The Zombie Movies You Need To See If You Love The Walking Dead

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Zombies are so hot right now.
Between The Walking Dead, Fear the Walking Dead, and Netflix's upcoming Santa Clarita Diet, which stars Drew Barrymore as a lovable California mom who happens to feast on human flesh, there are more than enough undead to satisfy your apocalyptic TV cravings.
But before zombies were breathing life back into TV, they were devouring their way through the silver screen. The first zombie movie goes back to 1932, when Edward and Victor Halperin directed The White Zombie, about an evil voodoo master who turns a woman into a zombie. Its sequel, Revenge of the Zombies, premiered in 1936.
Since then, the genre has flourished, providing us with such cult classics as Night of the Walking Dead, 28 Days Later, and Shaun of the Dead.
Join us as we look back at some of the scariest, most iconic zombie films of all time. If you're a Rick Grimes fan, you'll probably love these too.
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What We Become (2016)

While a family argues in their summer vacation home, a virus breaks out in their small Danish town. Unbeknownst to them, their town has become overrun by zombies. While What We Become follows many zombie movie tropes, the film is somehow more terrified since the action is couched with such sympathetic characters who were normal just minutes ago.
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Shaun of the Dead (2004)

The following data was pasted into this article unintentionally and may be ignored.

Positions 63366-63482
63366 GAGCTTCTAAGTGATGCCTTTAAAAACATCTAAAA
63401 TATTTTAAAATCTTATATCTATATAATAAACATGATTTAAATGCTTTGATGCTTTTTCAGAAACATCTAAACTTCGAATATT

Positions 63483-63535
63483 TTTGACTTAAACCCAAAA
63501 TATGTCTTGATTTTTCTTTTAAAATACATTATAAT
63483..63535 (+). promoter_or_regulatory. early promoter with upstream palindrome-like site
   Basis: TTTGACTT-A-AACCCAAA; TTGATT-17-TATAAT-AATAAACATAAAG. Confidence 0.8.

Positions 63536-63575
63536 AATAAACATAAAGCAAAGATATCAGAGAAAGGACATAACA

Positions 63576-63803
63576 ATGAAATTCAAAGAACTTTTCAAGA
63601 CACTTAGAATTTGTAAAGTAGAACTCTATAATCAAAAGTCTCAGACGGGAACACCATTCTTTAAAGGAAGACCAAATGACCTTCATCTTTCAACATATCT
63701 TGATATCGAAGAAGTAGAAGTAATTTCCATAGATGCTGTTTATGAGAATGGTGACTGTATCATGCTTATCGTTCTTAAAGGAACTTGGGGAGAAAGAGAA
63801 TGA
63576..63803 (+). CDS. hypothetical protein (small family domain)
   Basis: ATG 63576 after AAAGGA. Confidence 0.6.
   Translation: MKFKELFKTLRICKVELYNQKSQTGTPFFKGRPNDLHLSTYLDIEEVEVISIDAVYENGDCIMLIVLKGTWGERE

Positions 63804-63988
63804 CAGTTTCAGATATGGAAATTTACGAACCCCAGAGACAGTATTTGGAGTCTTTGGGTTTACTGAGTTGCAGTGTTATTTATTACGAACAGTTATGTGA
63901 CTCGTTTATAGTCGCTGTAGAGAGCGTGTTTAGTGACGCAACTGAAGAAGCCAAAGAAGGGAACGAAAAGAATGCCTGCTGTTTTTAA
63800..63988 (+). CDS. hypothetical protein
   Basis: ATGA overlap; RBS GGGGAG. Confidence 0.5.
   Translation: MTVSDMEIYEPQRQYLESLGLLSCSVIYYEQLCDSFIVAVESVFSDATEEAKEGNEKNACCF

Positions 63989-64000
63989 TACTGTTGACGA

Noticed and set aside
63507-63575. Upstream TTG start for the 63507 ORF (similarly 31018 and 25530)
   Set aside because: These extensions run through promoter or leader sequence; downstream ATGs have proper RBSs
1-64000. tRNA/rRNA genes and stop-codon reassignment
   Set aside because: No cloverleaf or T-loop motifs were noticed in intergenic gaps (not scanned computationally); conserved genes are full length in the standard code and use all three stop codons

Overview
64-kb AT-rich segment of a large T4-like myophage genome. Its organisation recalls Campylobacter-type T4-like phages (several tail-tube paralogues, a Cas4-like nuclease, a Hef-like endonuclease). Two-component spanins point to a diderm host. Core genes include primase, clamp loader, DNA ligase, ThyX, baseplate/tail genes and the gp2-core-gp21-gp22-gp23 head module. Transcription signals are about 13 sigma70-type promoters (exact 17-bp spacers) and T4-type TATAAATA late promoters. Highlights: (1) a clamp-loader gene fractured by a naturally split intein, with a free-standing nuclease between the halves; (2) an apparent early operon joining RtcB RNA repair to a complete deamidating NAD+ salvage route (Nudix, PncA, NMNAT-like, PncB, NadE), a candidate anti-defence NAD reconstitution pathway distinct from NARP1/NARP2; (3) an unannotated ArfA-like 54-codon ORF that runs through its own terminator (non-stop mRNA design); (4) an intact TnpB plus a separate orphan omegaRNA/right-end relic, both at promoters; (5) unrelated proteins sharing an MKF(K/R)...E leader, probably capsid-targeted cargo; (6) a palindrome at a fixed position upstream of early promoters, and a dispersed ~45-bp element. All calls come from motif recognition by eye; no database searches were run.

29-year-old Shaun doesn't have much going for him, aside from a dead-end tech job, a "regular" status at the Winchester bar, and a girlfriend who's probably going to dump him. Well, he also has Ed — his best friend and roommate. Busy lounging on the couch, he and Ed miss all the signs for the zombie apocalypse that's swept over the entirety of the UK, so they're stuck fighting zombies from the Winchester bar. This hilarious movie practically gave birth to the horror-comedy genre. It's an utter delight.
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Night of the Living Dead (1968)
This cult classic by George Romero is a must-see for any zombie movie fan. The film, which focuses on seven people trapped in a farmhouse in rural Pennsylvania during a zombie apocalypse, inspired our modern conception of the undead. Let's just say that The Walking Dead didn't come up with the whole flesh-eating cannibal thing.
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28 Days Later (2002)
Danny Boyle's seminal postapocalyptic film basically brought the zombie genre back to life. (See what I did there?) When animal liberation activists accidentally release a dangerous virus in to the population, all of the U.K.'s social structures break down. A small band of survivors are forced to make tough choices as they navigate this brave new world, where the infected can turn on you at any moment.

Come to think of it, this sounds strangely like the plot of The Walking Dead, too. I mean, the main character, Jim, even wakes up in a hospital weeks after the beginning of the outbreak. Hmm...
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Zombieland (2009)
Who says zombies can't be funny? This zombie comedy follows a geeky Jesse Eisenberg as he travels through the Southwest in search of his parents. On the way, he teams up with a zombie Lone Ranger Woody Harrelson, and con artist sister act played by Emma Stone and Abigail Breslin. What could possibly go wrong?
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The Horde (2009)
France's answer to the zombie genre is on a whole other level — because, duh. The film starts off like a cops-and-robbers drama as Parisian policemen chase a group of drug dealers who killed one of their own. But things take an even darker twist when a zombie apocalypse breaks out in the city, forcing the two sides to forge and alliance to survive.
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